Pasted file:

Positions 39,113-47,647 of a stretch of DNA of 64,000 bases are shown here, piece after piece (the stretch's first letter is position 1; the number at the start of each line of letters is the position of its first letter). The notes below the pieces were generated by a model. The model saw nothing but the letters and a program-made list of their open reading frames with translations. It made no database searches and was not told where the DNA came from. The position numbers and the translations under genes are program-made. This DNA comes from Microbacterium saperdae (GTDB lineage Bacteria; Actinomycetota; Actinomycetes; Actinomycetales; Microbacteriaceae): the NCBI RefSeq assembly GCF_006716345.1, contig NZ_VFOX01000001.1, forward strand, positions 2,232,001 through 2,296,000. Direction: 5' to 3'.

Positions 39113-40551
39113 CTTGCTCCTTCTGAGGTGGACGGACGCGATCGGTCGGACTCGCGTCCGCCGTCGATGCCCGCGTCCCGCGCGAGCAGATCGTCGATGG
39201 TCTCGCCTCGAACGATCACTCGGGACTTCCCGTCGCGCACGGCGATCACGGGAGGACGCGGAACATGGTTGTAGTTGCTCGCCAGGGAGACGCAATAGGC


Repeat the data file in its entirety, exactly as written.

Positions 39,113-47,647 of a stretch of DNA of 64,000 bases are shown here, piece after piece (the stretch's first letter is position 1; the number at the start of each line of letters is the position of its first letter). The notes below the pieces were generated by a model. The model saw nothing but the letters and a program-made list of their open reading frames with translations. It made no database searches and was not told where the DNA came from. The position numbers and the translations under genes are program-made. This DNA comes from Microbacterium saperdae (GTDB lineage Bacteria; Actinomycetota; Actinomycetes; Actinomycetales; Microbacteriaceae): the NCBI RefSeq assembly GCF_006716345.1, contig NZ_VFOX01000001.1, forward strand, positions 2,232,001 through 2,296,000. Direction: 5' to 3'.

Positions 39113-40551
39113 CTTGCTCCTTCTGAGGTGGACGGACGCGATCGGTCGGACTCGCGTCCGCCGTCGATGCCCGCGTCCCGCGCGAGCAGATCGTCGATGG
39201 TCTCGCCTCGAACGATCACTCGGGACTTCCCGTCGCGCACGGCGATCACGGGAGGACGCGGAACATGGTTGTAGTTGCTCGCCAGGGAGACGCAATAGGC